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What are the different phases & types of clinical trials?

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Clinical trials are the best way to test a new treatment or drug and find out if it is safe and effective. Usually, clinical trials are aimed at evaluating an intervention: behavioral, medical or surgical. Without them, there won’t be new advancements in medicine, better treatments or even cures for illnesses.


Clinical studies, on the other hand, are observational and can help to identify new possibilities for clinical trials. In such a setting, researchers compare changes within a group of volunteers over time to learn more about the effects of different lifestyles on areas such as cognitive health.


There are different phases of clinical trials and before the FDA can approve a drug, usually Phase I, II, and III trials need to be conducted in order to learn more about the new treatment, possible side effects, and the correct dosage.


  • Phase I: This is an experimental treatment on a small number of people (usually 20-50) to learn more about a drug’s side effects and safety and also find the correct dosage.

  • Phase II: This phase is all about effectiveness and aims to find out if the new drug or treatment works in people with a certain health condition.

  • Phase III: This is a trial on a larger scale - with about 500-3,000 people involved and can last several years. The aim of this phase is to collect more information on effectiveness and safety while studying different demographics and populations with different dosages, while also combining the drug with other drugs. If the result of Phase III is positive, the FDA usually agrees to approve the drug.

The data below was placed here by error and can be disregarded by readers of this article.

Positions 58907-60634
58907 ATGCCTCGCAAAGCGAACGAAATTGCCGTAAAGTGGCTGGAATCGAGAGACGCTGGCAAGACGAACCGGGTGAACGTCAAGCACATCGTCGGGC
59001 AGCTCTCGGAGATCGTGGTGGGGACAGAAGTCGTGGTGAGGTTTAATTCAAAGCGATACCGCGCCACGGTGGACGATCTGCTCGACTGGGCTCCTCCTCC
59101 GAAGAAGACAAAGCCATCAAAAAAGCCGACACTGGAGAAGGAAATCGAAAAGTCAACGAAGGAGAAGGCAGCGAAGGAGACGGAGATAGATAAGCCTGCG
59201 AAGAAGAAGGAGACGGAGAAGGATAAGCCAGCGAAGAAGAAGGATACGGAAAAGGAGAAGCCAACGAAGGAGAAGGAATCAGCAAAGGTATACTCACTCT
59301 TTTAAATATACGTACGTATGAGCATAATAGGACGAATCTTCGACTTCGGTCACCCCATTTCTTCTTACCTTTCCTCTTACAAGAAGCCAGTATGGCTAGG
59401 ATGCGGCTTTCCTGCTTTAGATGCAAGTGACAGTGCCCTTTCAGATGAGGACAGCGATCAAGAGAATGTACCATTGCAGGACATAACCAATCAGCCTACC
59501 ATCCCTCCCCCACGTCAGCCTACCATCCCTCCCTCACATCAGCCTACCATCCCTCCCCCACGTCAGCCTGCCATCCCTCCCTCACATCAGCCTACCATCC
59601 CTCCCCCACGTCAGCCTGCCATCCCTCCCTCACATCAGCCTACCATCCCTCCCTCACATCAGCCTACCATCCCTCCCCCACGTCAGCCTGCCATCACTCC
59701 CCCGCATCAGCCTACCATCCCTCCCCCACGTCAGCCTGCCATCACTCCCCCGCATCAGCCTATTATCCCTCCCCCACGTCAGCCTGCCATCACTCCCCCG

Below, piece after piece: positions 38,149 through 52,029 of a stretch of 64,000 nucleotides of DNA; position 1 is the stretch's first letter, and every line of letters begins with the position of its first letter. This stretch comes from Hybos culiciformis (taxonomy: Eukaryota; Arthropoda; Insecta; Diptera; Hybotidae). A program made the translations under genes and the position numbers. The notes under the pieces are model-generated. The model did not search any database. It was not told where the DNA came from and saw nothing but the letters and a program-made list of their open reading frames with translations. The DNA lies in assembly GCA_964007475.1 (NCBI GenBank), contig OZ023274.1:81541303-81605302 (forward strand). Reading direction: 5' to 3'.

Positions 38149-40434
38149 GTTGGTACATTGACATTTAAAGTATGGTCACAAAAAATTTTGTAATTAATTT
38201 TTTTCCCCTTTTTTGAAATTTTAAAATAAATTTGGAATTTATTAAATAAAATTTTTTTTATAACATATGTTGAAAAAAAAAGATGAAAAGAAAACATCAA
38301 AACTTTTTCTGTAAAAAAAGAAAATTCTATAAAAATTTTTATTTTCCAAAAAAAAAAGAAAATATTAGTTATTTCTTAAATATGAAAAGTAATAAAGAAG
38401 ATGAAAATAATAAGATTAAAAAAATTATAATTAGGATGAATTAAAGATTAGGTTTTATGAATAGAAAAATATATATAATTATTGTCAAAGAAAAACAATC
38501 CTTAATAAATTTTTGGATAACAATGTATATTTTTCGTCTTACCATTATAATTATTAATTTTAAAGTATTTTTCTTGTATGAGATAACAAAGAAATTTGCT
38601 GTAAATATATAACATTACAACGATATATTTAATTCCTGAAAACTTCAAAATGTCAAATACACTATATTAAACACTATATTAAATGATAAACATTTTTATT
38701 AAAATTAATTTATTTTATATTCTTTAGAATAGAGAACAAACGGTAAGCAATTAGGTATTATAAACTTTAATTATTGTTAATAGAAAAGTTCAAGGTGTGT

• Phase IV: This phase happens after the FDA has approved the drug and aims to further monitor the safety and effectiveness of the new drug in a large, diverse population. 


When considering being part of a clinical study, you should know what type of study you might participate in:


  • Prevention trials: As the name suggests, prevention trials are looking into preventing a disease. Usually, researchers are looking for people who have never had the disease or for people who want to prevent the disease from returning. Lifestyle changes, vaccines, or new drugs are approaches to this type of trial study.

  • Quality of life trial: A quality of life trial approaches people with chronic conditions and aims to improve their comfort and quality of life in different ways.

  • Treatment trials: In a treatment trial, new treatments, new approaches to surgery, or a new combination of drugs are tested.

  • Screening trials are testing new ways to detect health conditions or diseases.

  • Behavioral trials look into how behavioral changes can improve health.

  • Diagnostic trials: Diagnostic trials compare tests or procedures for diagnosing a specific disease or health condition.



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